The effusive spring froth of fothergilla flowers brightens shady green garden corners and sparkles when planted to catch the backlighting of morning or afternoon sunlight. Long after the flowers are gone, these multi-interest North American shrubs end the season in a blaze of sunset-orange foliage.
Read on to learn how to grow fothergilla and what these hardy shrubs require to thrive.
Fothergilla’s invitingly fluffy flowers—white with exquisite chartreuse tips—appear on naked branches before they leaf out, making the shrubs especially striking. The blooms do not have petals. Their showy softness is all about their stamens: white filaments and yellow anthers. Shrubs planted in full sun bear the most flowers and will appear more compact and dense in terms of branch structure, while very shaded plants will develop a graceful and more slender habit.
Dwarf fothergilla (Fothergilla gardenii) is native to the low coastal regions south of North Carolina. For petite gardens or for simple structural variation within a mixed border, it is an excellent choice, rarely growing taller than five feet. Specific cultivars (such as ‘Harold Epstein’) can be much more compact. This species generally flowers a little earlier than its larger cousin F. major, so planting cultivars of both species will extend your enjoyment of their fragrant white blooms. Dwarf fothergilla requires ample moisture and will be unhappy if it dries out. Hardy in USDA growing zones 5 to 8, it grows especially well in its native range and in the Pacific Northwest.
Fothergilla major is a large shrub, sometimes exceeding 12 feet. In smaller spaces it is an excellent alternative to a tree. And in a large space a group of three (odd numbers works best in informal gardens), it makes a stunning spring and fall backdrop for smaller shrub and perennial plantings. Unlike dwarf fothergilla, this shrub is more tolerant of soils that are near-alkaline, and it can handle some drought stress too. It is hardy from USDA zones 4 to 8.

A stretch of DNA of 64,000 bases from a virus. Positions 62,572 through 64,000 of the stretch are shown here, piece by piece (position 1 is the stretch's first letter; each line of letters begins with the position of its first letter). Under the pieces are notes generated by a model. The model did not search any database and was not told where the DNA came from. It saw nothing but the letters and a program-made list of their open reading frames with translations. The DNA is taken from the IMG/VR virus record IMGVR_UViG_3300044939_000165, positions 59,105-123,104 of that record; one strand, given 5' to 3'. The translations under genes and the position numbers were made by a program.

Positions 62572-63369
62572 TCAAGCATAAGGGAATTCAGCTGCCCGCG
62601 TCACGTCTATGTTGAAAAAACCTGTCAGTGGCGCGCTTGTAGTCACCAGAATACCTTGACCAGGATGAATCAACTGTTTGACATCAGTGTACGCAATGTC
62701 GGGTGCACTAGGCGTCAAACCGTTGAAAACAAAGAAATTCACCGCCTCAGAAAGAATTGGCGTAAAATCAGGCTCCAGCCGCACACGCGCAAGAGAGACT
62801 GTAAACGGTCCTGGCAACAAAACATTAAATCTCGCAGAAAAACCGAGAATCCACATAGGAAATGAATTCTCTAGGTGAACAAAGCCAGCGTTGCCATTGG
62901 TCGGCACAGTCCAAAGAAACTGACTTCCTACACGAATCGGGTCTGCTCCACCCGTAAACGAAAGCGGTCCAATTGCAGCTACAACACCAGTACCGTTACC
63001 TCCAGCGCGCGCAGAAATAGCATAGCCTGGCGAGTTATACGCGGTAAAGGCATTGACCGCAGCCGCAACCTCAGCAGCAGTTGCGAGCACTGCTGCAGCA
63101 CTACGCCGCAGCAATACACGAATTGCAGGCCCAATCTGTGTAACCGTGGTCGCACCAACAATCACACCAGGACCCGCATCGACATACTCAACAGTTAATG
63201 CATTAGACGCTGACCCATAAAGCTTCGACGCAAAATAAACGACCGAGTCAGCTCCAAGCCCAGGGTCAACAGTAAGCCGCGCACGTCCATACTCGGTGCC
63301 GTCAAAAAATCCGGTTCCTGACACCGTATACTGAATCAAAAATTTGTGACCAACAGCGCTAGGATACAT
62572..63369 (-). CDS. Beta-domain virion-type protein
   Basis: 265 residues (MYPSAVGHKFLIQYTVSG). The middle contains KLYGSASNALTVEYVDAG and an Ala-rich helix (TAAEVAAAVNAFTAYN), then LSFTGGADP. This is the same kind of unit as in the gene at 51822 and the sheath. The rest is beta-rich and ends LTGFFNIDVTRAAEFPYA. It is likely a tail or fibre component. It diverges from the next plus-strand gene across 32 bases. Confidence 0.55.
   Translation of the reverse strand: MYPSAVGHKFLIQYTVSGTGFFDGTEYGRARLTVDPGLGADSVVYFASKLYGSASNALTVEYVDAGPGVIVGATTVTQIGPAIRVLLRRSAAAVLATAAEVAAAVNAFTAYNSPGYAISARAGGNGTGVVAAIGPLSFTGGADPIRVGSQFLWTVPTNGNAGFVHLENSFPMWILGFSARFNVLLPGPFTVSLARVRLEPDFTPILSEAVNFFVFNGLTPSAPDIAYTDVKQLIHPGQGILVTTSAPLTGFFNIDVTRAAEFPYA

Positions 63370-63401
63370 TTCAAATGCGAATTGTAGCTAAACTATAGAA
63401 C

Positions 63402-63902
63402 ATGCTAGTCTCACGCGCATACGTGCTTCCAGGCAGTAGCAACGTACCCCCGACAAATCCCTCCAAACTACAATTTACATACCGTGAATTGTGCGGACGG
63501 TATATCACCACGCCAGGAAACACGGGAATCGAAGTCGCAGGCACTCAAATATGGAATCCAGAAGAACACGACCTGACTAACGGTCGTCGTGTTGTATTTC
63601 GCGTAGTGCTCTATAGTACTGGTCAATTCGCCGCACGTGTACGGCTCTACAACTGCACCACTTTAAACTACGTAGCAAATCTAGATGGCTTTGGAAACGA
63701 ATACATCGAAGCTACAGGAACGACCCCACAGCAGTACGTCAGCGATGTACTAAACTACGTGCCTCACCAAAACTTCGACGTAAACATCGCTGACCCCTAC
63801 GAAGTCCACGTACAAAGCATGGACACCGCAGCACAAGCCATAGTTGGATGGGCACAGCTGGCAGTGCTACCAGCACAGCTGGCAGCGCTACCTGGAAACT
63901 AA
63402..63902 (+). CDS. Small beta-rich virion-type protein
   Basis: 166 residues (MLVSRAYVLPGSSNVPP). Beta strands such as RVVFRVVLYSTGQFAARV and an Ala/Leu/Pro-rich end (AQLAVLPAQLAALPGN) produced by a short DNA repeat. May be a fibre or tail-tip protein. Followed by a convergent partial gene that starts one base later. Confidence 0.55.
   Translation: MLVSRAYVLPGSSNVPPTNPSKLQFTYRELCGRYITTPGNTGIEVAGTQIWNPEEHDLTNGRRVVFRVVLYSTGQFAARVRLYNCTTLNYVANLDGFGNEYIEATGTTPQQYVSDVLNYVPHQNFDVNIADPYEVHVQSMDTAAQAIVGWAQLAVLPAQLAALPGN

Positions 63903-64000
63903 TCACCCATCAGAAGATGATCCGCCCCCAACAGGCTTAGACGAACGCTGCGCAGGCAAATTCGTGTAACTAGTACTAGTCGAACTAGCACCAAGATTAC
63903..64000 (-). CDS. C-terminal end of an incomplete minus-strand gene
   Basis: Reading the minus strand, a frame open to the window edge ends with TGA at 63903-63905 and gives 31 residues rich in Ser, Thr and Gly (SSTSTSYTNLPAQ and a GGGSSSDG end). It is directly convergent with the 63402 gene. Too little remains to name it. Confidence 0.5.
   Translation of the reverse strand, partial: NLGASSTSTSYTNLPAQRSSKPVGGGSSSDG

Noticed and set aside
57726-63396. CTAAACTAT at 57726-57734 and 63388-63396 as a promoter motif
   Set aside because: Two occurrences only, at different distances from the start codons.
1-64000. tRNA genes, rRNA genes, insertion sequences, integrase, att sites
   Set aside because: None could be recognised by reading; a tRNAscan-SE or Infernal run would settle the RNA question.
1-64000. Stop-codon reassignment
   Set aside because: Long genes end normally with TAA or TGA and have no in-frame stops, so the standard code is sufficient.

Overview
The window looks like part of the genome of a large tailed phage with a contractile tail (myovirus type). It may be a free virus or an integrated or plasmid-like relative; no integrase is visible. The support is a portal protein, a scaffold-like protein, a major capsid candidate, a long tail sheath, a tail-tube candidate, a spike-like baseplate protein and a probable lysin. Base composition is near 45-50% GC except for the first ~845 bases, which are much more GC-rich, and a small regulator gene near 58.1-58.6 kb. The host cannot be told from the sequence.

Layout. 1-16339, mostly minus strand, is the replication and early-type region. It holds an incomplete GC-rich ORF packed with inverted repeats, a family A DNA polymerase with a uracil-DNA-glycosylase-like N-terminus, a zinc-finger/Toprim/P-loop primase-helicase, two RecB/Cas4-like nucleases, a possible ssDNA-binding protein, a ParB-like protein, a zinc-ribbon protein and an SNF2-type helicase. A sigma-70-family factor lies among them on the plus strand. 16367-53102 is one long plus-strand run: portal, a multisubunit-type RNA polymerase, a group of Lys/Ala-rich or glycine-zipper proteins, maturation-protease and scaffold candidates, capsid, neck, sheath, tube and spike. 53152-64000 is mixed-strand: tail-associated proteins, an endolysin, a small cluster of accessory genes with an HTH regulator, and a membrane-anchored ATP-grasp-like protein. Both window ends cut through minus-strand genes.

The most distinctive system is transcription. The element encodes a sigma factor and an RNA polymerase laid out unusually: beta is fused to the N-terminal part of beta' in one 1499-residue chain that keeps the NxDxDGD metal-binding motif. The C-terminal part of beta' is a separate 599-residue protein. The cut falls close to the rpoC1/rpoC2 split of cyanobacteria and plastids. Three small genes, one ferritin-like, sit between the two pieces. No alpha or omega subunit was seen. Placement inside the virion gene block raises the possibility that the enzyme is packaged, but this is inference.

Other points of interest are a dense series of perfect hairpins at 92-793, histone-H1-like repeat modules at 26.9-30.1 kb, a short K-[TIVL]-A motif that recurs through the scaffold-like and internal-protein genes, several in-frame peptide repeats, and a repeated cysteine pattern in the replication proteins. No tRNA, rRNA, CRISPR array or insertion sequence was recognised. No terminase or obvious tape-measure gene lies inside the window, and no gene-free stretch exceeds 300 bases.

As the growing season closes, fothergilla shines. “It is one of the great American native shrubs for fall color,” writes Michael Dirr, author of Manual of Woody Landscape Plants (a staple reference book for serious plant geeks).
Regardless of whether it is planted in full sun or in semi-shade, fothergilla’s leaves will offer a wide and intense range of warm hues, from yellow to deep orange and red, often on the same plant.
Fothergilla x intermedia
Many of the fothergillas sold in the nursery trade actually may be a naturally occurring hybrid, Fothergilla x intermedia (only identified at a genetic level in 2007). They combine qualities of both species, with the smaller stature of dwarf fothergilla and the adaptability of F. major. ‘Blue Shadow’ is considered by botanical author Rick Darke to be “one of the most promising new shrubs yet to appear in the current century.” Even its summer leaves offer interest, maturing to powder blue.
- Fothergillas belong to the same family as witch hazel.
- On paper, fothergilla’s common name is witch alder, but no one uses it.
- Fothergillas were introduced to England in the 18th century.
- The shrubs are named for Dr. John Fothergill (1712–1780), an English
physician whose 18th-century garden included one of
the earliest collections of North American plants.
Keep It Alive
- Fothergilla prefers acidic soil of pH 5 to 7 (7 is neutral); test your soil’s pH.
- Soil should be rich with organic matter and well-draining; avoid heavy soil or clay.
- Dwarf fothergilla is less adaptable than F. major; make sure it never dries out.
- Mulch the root zone of fothergillas to conserve moisture in the soil (never mound mulch against the bark).
- Water newly planted shrubs regularly until they are established.
See more growing tips at Fothergilla: A Field Guide to Planting, Care & Design and explore our curated design guides for Shrubs 101, including other flowering shrubs such as Paperbush, Rhododendrons, and Forsythia, which put on a show in early spring. Read more:
- Flowering Quince: A Field Guide to Planting, Care & Design
- Lilac Love: A Guide to Spring’s Best-Loved Flower
- Landscape Ideas: 10 Problem-Solving Plants